Natural Remedies to Fight A Cold Or The Flu

John Gray

It feels like the flu but it may only be a cold. It's hard to tell the difference between a cold and the flu. That's because the two can share a number of the same symptoms, including a runny or stuffy nose, sore throat and cough.

Where they differ is in severity. Colds tend to be more mild and most people can still function with a cold. When you have a high fever of 101 degrees or more, your whole body aches, and you can't even get off the couch because you're so miserable, that's probably the flu.

The influenza virus causes the flu, and since just a few variants of the virus exist, it's become relatively easy to recognize. According to the Centers for Disease Control and Prevention, seasonal flu activity in the USA can begin as early as October and last as late as May, but it usually peaks in January or February. About 200,000 people are hospitalized each year for flu. 

The flu can resemble a cold because you might have a cough, or a runny nose, but the flu usually has less upper respiratory symptoms than a cold. However, complications due to the flu can include bacterial pneumonia, a weakened heart muscle, and even the death of (otherwise healthy) people.

Cold's can be trickier. Colds tend to have a more gradual onset, while the flu usually comes on more suddenly.

There are about 1 billion cases of the common cold every year around the world. The rhinovirus is often responsible for a cold, but more than 200 other viruses can trigger the common cold. The symptoms are predominantly above the neck, like a runny nose, cough, watery eyes, sore throat, congestion, and sneezing. You may also feel achy or have a fever, but these will be much less severe than with the flu.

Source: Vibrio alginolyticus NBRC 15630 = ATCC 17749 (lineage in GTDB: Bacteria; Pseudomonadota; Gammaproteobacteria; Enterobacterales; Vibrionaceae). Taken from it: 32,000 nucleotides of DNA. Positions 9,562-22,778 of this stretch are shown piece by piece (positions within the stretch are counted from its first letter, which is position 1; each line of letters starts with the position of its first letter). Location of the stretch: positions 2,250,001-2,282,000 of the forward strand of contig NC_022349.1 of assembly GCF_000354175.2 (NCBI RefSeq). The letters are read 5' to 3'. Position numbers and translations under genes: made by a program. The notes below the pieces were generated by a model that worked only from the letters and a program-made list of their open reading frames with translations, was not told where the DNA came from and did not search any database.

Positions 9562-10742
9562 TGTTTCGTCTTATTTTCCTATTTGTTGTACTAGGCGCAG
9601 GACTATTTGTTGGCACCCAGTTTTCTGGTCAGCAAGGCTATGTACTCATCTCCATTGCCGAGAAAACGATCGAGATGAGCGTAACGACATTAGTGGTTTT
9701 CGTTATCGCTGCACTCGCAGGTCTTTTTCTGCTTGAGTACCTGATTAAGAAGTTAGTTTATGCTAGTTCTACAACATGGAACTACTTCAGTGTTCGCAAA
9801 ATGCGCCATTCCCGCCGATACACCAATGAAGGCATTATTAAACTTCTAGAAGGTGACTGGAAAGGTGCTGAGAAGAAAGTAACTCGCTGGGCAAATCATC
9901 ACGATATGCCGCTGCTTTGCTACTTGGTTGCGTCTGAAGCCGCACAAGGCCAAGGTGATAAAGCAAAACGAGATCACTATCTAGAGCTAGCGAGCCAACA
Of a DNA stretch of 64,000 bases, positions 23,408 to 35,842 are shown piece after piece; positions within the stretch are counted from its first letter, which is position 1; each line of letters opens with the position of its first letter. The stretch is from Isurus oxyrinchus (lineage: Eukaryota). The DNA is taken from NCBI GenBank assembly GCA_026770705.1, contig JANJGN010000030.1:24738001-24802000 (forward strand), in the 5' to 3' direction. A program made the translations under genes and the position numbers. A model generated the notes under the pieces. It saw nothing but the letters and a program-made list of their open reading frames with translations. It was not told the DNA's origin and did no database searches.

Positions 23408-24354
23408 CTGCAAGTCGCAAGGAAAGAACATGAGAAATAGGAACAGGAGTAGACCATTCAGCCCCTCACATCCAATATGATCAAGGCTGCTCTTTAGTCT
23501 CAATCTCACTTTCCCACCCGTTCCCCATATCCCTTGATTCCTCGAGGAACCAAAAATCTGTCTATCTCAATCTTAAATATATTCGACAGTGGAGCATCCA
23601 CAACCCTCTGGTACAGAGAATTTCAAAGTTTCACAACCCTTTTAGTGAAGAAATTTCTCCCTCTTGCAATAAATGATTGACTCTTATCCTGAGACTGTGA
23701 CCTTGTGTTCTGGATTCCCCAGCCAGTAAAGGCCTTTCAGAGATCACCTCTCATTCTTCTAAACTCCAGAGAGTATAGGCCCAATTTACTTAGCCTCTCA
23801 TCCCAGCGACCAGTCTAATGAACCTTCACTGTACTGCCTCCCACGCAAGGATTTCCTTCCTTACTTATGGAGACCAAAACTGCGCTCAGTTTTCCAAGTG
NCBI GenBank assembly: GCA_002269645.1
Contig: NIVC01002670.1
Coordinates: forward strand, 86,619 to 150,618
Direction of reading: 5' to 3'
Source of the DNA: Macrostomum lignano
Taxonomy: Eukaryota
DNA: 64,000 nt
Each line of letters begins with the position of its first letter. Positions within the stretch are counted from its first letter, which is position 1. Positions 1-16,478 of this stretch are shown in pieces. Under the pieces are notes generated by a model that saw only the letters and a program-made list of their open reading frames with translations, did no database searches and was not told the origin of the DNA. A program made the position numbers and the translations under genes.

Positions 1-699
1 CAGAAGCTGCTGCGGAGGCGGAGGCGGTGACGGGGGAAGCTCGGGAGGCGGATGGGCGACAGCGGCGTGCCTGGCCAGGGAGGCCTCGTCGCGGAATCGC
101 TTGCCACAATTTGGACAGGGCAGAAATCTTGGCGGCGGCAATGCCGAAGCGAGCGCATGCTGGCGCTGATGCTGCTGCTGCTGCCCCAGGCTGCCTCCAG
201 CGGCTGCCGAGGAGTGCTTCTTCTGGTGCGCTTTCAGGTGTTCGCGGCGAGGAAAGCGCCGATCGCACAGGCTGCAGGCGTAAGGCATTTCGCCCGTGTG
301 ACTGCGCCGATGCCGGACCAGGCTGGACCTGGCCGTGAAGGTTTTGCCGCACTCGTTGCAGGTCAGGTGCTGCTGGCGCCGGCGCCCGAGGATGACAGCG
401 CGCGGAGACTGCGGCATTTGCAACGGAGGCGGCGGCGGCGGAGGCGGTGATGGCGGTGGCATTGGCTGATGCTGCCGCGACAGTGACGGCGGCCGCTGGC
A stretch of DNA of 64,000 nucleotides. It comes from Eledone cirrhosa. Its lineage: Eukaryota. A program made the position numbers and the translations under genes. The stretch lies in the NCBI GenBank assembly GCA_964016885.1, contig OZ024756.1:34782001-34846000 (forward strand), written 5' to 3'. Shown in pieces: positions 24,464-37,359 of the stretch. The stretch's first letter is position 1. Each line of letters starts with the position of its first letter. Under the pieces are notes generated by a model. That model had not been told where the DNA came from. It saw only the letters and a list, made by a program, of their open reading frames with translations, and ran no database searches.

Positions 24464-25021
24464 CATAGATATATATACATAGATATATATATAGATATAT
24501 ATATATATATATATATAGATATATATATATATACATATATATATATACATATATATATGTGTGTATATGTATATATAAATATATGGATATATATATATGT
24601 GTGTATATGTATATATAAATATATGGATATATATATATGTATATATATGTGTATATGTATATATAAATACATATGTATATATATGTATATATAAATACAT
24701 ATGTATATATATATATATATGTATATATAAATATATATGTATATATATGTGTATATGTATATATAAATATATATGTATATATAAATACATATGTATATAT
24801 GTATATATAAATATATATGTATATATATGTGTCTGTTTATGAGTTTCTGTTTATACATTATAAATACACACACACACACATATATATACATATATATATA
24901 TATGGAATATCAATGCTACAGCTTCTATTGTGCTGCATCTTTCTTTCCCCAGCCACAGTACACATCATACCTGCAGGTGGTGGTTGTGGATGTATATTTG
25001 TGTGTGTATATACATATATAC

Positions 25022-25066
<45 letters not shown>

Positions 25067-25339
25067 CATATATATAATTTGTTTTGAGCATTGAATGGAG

Antibiotics only work on bacterial infections.The common cold and flu are caused by viruses, so neither respond to antibiotics. But many people think otherwise. In a national survey of consumers by the non-profit National Foundation for Infectious Diseases, 44% of respondents incorrectly thought antibiotics could fight the flu and 48% mistakenly believed that flu vaccines would "treat" influenza. 

It's true that some patients may demand antibiotics from their doctors because they believe it’s going to resolve their symptoms. However a growing problem is doctors continue to unnecessarily prescribe antibiotics for a cold or the flu. A study published in JAMA Internal Medicine found that many doctors still prescribe antibiotics for conditions that don’t warrant them. Antibiotics may be needed if complications develop or a bacterial infection develops, but they should always be the last choice. 

Over-the-counter medications are not a better choice either. A number of commonly used over-the-counter medications cause a rebound effect in people if they're overused. This causes the symptoms they were originally trying to treat to return, sometimes even worse.

Over 600 hundred medicines contain the active ingredient acetaminophen. Acetaminophen inhibits the natural production of glutathione, which is produced by your liver to protect the brain. When acetaminphen is used to suppress fevers, it suppresses your brain’s natural ability to defend and heal itself. Fever is your body's way of fighting off the infection. A fever is the original natural remedy because the rise in temperature makes your body inhospitable for germs. A 2014 study in JAMA Pediatrics revealed that children whose mothers took acetaminophen while pregnant had a 40% higher risk of being diagnosed with ADHD and other cognitive problems.

There are preventative actions you can do to stop the spread of germs. Covering your nose and mouth when you cough or sneeze and washing your hands with soap and water often will help you and your loved ones stay healthy through the cold and flu season.

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